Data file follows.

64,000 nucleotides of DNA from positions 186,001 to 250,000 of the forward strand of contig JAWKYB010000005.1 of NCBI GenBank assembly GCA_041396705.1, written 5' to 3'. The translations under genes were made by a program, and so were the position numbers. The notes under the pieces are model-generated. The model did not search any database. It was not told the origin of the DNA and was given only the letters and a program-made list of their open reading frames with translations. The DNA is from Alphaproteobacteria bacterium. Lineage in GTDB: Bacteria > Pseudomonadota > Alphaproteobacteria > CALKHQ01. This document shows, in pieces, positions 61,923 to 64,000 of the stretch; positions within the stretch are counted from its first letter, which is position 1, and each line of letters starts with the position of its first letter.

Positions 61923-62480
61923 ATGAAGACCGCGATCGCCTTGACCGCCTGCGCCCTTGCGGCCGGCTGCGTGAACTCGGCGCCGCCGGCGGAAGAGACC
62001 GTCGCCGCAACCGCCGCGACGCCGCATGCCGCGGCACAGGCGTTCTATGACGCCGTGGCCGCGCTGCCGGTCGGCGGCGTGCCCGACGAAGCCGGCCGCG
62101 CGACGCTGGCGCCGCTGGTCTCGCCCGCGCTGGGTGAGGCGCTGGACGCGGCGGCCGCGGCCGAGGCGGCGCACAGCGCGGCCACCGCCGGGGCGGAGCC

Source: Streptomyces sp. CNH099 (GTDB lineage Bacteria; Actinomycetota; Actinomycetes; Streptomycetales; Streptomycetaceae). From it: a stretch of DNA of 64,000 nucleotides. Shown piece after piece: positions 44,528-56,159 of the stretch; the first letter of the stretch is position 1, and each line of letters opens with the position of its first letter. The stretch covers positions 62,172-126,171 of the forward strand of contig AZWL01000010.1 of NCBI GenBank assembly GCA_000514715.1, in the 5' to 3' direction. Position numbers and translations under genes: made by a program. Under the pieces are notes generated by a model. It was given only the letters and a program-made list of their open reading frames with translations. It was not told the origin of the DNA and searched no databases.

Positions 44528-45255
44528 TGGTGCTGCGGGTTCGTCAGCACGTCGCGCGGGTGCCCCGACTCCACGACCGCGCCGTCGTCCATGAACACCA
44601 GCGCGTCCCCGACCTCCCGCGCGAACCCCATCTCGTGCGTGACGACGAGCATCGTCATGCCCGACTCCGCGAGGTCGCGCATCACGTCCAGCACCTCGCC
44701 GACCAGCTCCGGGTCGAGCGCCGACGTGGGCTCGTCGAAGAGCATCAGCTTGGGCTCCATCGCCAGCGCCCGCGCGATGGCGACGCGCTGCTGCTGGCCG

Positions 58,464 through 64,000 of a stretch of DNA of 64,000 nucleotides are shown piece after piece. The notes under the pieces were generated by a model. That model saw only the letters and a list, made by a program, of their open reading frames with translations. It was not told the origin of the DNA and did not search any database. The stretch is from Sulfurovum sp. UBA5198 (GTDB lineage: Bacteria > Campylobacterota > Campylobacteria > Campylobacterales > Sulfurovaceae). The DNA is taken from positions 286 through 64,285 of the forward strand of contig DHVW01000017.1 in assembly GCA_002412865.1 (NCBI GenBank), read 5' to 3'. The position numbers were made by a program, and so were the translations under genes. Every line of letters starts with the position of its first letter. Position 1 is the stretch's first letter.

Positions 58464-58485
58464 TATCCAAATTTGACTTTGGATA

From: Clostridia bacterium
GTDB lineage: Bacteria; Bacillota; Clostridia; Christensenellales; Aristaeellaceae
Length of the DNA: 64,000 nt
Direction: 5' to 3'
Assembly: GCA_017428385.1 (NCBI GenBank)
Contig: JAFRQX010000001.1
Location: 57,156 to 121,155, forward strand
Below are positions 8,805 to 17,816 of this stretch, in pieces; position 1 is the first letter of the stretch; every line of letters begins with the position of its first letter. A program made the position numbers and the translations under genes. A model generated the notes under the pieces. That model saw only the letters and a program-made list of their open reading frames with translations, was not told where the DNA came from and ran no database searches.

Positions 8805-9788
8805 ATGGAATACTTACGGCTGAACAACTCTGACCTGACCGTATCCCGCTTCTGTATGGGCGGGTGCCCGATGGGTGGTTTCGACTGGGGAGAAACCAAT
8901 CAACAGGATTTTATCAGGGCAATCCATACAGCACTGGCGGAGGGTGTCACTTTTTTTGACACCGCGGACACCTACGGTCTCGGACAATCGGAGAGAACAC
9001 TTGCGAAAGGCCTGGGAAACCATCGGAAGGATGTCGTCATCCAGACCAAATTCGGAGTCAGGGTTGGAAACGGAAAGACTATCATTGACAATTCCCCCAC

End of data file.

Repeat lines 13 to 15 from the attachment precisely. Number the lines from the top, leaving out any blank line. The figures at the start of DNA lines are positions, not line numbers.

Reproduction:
58464 TATCCAAATTTGACTTTGGATA

From: Clostridia bacterium
GTDB lineage: Bacteria; Bacillota; Clostridia; Christensenellales; Aristaeellaceae